Nice Jewish Boy Turns Bad, Gets Role

Film

By Jordana Horn

Published May 05, 2006, issue of May 05, 2006.

Sometimes the most creative acting gets done off-camera.

Take Scott Cohen, whom big- and small-screen audiences will recognize from the television shows “Gilmore Girls” and “Law & Order: Trial by Jury,” the film “Kissing Jessica Stein” and, most famously, “The 10th Kingdom,” NBC’s seven-hour fantasy narrative in which he played the half-man, half-wolf lead. When Cohen heard about “Brother’s Shadow,” Todd Yellin’s film about a family of Jewish furniture craftsmen in Brooklyn, he was immediately interested in the role of Jake, the ex-con son who is forced to reconnect with his family and with his true self. But Cohen, who in person comes across as a clean-cut “nice Jewish boy,” realized he would have to do something dramatic to show that he would be capable of filling the highly physical role. So before his first meeting with Yellin, the actor parked his car, opened the hood and stuck in his hands, smearing them with oil and dirtying himself up.

The postscript, of course, is that Cohen is now appearing in the film, which debuted at this springr’s Tribeca Film Festival.

Cohen relishes the bad-boy side of himself — “I’m an atheist,” he said in an interview, stabbing a forkful of pasta at lunch on the final day of Passover before adding, “more of an infidel, actually” — but it can’t hide his appreciation for Jewish history and culture.

In “Brother’s Shadow,” Cohen’s character returns to Brooklyn after 14 years to find his family sitting shiva. His twin brother, Michael, is dead, leaving his wife, son and Jake’s father, played by Judd Hirsch, bereft and about to sell the family’s long-held custom furniture business. Cohen portrays Jake as a talented craftsman who attempts to resurrect the family’s business — and his family in the process.

“The idea of a family of Jewish artisans is so rare now,” Cohen said. “That was what was compelling to me about this role: the idea that I wanted to continue the tradition that we are Jewish, we are artisans, we are Brooklyn, this is ours.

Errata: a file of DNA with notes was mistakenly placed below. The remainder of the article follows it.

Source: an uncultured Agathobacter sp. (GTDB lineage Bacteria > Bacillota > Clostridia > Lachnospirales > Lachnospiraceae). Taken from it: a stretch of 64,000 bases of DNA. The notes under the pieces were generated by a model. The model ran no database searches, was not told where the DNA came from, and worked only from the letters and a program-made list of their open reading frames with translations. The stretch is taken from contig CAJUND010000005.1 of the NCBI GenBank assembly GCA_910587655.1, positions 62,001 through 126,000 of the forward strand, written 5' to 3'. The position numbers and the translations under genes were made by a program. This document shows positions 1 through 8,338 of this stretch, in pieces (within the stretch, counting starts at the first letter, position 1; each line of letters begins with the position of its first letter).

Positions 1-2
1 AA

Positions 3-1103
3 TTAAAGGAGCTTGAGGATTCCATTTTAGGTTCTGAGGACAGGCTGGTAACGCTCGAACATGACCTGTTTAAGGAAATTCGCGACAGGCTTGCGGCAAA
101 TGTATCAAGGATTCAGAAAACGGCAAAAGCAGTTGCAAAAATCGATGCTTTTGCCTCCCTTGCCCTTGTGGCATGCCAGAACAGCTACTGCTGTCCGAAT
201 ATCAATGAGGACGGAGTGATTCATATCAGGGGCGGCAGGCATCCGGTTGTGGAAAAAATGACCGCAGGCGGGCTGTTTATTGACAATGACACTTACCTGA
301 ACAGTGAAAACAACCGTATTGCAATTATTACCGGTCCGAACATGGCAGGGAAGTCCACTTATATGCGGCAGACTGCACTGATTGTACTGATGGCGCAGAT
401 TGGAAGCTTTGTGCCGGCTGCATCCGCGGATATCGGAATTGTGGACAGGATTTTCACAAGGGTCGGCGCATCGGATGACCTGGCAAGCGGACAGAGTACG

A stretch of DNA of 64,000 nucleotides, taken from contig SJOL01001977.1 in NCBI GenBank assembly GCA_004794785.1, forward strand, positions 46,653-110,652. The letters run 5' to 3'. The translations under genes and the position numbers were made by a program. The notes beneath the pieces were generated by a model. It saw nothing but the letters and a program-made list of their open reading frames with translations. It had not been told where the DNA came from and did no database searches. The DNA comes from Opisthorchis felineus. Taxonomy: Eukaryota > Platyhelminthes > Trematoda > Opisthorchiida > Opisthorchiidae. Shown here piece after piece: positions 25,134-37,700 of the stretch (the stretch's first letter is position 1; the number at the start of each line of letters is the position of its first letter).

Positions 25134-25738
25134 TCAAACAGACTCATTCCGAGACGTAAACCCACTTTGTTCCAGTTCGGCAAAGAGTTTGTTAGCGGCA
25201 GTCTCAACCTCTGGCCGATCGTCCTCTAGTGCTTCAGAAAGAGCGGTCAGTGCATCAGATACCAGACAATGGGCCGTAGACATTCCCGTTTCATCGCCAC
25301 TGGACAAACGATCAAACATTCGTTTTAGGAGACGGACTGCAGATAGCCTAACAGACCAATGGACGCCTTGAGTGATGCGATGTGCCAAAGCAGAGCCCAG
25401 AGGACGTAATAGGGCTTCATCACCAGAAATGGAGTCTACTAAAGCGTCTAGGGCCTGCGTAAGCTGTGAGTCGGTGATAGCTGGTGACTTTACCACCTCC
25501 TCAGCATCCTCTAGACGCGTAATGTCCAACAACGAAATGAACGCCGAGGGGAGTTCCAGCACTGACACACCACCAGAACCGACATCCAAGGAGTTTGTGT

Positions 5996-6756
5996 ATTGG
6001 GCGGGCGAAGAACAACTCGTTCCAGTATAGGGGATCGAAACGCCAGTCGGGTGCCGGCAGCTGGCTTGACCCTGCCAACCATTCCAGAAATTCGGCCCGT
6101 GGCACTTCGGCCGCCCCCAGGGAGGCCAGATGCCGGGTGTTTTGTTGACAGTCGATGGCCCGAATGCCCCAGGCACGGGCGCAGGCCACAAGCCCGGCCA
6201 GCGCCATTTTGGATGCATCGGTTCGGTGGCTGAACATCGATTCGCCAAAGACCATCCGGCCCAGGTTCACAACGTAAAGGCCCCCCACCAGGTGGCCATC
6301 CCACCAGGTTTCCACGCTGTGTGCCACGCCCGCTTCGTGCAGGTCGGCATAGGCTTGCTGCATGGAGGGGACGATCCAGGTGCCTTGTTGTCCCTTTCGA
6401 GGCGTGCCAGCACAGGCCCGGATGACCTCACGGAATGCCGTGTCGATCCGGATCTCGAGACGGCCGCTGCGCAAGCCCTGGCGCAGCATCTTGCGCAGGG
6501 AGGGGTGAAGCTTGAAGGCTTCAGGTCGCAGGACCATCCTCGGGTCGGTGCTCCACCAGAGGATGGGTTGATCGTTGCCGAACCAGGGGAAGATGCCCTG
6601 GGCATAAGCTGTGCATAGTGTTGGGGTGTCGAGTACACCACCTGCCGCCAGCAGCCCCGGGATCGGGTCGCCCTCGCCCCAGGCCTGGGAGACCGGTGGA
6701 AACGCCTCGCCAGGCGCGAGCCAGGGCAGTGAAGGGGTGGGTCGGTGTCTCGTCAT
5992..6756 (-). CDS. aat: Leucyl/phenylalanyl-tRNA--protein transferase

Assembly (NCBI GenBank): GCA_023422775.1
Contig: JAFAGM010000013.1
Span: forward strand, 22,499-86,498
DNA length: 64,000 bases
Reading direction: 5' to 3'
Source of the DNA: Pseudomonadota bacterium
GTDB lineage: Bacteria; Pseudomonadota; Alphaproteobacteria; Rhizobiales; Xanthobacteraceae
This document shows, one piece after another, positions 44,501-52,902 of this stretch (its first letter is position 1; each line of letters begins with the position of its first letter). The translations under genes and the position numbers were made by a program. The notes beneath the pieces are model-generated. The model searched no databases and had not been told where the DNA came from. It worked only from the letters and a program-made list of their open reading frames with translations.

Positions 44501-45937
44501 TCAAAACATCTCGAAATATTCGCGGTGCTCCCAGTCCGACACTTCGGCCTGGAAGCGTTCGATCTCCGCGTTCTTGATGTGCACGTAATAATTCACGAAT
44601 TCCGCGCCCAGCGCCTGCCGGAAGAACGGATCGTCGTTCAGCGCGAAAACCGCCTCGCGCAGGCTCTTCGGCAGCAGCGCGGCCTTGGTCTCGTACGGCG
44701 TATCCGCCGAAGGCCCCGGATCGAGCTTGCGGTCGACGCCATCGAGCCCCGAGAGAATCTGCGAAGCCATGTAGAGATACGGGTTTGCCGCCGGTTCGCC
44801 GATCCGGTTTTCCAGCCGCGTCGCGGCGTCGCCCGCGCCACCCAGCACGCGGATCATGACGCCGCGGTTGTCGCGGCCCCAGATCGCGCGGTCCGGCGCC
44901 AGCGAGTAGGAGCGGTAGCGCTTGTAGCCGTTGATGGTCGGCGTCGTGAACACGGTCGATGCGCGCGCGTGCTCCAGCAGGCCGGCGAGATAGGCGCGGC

“It’s about saving the tradition, saving this thing that’s been around a long time,” Cohen said, considering his words and their implications. “It just doesn’t come out of nowhere.”

Neither did he. Cohen grew up in the Bronx as the youngest of a musician’s five children, acting in a few plays in high school though he always thought he would grow up to be a pianist. In college at the State University of New York at New Paltz, Cohen remembers flipping through the course catalog to find an intriguing class on “clowning.” He implored the professor, dramatist Jonathan Fox, to let him into the already full course, which Cohen followed up with an actual job in a circus.

“I was very dark — a tramp clown, very political,” Cohen recounted. “I’ll never forget it. My act was right before intermission, and I did a whole shtick, in rhyme, about nuclear power.” The audience’s response? Dead silence. He was fired.

Despite Cohen’s professional failure in the clowning ring, Fox invited him to audition for the then-fledgling Playwright Theater Company, an improvisational group. He auditioned and was admitted as the youngest member. He later went on to train in Manhattan at the Actors Studio, as well as in individual theater classes. Later he broke into television and film.

What’s next on the agenda? Cohen will play a customs agent who befriends an Arab American boy in the film “Jihad in Jersey,” and one of the male leads in NBC’s new sitcom, “Lipstick Jungle,” based on the novel by Candace Bushnell of “Sex and the City” fame. So who knows — Cohen might just be television’s next Mr. Big.

Jordana Horn Marinoff is a lawyer and writer at work on her first novel.



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